Summer months can be tough on people with asthma, which affects more than 20 million Americans. Poor air quality caused by a combination of ground-level ozone and air pollution can worsen asthma symptoms, triggering wheezing, coughing, trouble breathing, and even leading to hospitalization in serious cases. Newspapers, websites, and TV news broadcasts often warn of so-called "ozone-advisory," "ozone-alert," or "ozone-action" days, when sensitive groups—those with asthma and other respiratory conditions—should stay indoors because potentially dangerous smog conditions are likely.
Ozone is the primary ingredient in urban smog, generated when sunlight hits pollutants spewed by cars, chemical plants, industrial boilers, refineries, and other sources. It occurs naturally in the Earth's upper atmosphere, but when it's released at ground level, it becomes a harmful outdoor pollutant. Because sunlight abounds during summer months, summer is often a highly irritating time for the lungs of asthmatics, says LeRoy Graham, a pediatric pulmonologist based in Atlanta, Ga.
On ozone-alert days, asthmatics tend to experience more lung inflammation. When this happens, "they're more likely to have to seek unscheduled care," Graham says. Because of this, asthmatics should have a plan to lessen the chances of an attack on poor air-quality days, and know what to do if an attack occurs. Here are 4 ways to keep asthma symptoms at bay this summer:
Try to stay indoors on ozone-alert days. If you must venture out, limit your time outdoors. Restrict strenuous outdoor activities to early morning or evening, experts advise, when air quality is better. Keep windows closed at home and in the car to avoid exposure to smog. Plan activities over the next few days by checking air quality forecasts from AIRNow, a website developed by various federal, state, and local agencies to monitor air quality across the country. That way, "you're not stuck going to grocery store on the worst [air quality] day of the week," says Martha White, a fellow with the American Academy of Allergy, Asthma and Immunology.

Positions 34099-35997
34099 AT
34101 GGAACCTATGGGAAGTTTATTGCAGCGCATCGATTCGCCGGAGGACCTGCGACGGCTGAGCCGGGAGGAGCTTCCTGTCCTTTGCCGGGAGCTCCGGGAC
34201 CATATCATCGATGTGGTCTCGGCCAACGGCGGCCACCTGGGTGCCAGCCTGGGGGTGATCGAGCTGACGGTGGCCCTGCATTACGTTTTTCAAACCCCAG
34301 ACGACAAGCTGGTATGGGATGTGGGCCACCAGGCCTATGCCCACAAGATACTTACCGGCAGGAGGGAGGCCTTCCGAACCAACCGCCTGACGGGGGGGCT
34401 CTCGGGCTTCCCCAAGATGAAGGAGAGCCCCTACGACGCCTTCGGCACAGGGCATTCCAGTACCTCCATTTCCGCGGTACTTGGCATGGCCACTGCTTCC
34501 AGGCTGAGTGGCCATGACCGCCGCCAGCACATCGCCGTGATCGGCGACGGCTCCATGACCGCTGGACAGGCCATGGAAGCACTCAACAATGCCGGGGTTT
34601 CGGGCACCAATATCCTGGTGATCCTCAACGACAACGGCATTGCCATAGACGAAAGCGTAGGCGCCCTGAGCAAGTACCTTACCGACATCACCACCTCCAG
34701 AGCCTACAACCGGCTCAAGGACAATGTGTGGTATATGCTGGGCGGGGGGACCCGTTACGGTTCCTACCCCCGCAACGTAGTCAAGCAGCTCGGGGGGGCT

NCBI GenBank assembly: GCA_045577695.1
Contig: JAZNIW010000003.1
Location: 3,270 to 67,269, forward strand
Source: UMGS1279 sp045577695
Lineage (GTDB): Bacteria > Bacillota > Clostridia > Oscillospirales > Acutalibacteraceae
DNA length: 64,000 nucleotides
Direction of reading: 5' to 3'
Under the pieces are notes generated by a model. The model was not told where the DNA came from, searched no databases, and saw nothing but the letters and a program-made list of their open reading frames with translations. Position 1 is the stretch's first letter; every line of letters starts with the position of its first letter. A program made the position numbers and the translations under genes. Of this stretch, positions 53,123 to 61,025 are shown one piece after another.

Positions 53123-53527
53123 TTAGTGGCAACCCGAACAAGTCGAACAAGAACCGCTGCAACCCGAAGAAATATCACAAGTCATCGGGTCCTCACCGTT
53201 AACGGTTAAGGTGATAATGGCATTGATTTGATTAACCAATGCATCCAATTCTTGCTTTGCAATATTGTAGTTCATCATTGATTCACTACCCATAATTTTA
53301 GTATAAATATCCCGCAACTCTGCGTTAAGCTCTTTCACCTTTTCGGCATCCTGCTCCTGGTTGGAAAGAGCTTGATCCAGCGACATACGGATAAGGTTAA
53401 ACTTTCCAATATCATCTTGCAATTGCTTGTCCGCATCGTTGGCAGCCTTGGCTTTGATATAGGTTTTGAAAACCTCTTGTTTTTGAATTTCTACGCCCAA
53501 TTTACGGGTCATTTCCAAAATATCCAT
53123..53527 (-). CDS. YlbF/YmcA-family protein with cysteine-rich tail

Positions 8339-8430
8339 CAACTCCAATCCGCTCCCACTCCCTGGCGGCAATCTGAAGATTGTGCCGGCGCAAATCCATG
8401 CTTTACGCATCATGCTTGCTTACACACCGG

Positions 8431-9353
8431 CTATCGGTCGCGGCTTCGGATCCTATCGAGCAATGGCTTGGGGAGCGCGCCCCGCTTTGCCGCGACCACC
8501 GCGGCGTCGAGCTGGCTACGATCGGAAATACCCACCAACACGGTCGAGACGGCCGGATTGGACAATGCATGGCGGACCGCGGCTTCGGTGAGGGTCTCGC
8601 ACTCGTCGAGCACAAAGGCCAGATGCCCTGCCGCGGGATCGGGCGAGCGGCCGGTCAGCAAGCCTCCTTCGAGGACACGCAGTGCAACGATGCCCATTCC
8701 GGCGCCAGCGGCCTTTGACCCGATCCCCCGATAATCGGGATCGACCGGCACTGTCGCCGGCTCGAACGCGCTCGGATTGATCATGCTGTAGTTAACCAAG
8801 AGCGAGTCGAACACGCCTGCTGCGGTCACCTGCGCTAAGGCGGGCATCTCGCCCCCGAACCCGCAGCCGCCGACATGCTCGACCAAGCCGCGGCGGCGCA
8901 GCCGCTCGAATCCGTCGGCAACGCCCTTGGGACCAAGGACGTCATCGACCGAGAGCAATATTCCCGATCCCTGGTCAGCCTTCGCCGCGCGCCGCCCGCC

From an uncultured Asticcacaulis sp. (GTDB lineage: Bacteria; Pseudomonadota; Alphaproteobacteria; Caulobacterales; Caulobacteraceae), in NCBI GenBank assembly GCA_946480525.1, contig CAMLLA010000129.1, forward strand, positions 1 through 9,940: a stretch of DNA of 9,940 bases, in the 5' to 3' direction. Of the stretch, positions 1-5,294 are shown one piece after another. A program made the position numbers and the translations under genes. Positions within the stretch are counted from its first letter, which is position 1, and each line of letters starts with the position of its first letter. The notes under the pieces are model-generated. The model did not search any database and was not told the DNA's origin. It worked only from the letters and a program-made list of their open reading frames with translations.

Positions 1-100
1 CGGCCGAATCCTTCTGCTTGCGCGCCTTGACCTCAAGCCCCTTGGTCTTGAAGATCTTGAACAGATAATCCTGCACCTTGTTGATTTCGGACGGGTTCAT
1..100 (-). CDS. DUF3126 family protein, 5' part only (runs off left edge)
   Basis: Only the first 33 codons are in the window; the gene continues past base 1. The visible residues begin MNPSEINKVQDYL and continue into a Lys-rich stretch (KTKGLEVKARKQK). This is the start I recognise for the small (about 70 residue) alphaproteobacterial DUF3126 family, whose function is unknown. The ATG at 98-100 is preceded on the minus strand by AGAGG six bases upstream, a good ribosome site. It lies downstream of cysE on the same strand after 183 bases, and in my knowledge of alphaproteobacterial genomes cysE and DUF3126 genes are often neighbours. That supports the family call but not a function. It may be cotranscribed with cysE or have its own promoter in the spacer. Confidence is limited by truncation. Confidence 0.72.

Keep medications on hand. It's especially important to take preventive asthma medications, such as Advair or Flovent, as prescribed, and to keep your rescue inhaler nearby in case of an asthma attack. "Everyone with asthma should have a rescue inhaler," Graham says, even if your asthma is generally well controlled. Remember to check the expiration date on your inhaler to ensure it's still effective. Ask your doctor for a new prescription, if needed.
Talk to your doctor if you find yourself using your rescue inhaler more than twice a week. It may indicate that you need a preventive medication, or if you're already taking one that your dosage may need to be changed, Graham says. A doctor's visit is also a good opportunity to discuss your asthma-action plan—which spells out how to handle worsening asthma symptoms, says Norman Edelman, chief medical officer of the American Lung Association.
Stay hydrated and breathe properly. "If you get dehydrated, then anything else that is wrong with the air is going to make the lungs feel worse," White says. "The lungs like the right temperature and the right amount of hydration." Try to breathe through your nose, not through your mouth, she advises. The nose's job is to filter the air and bring it to the right temperature and appropriate level of humidity. If you breathe through your mouth, you bypass this filtration system, White says.
Consider using an allergy face mask when doing outdoor chores. If you have allergies and need to cut the grass, for example, wearing a mask limits your exposure to allergens. "Don't add your allergy exposure to the bad air quality," since allergy exposure can also cause asthma symptoms, White says.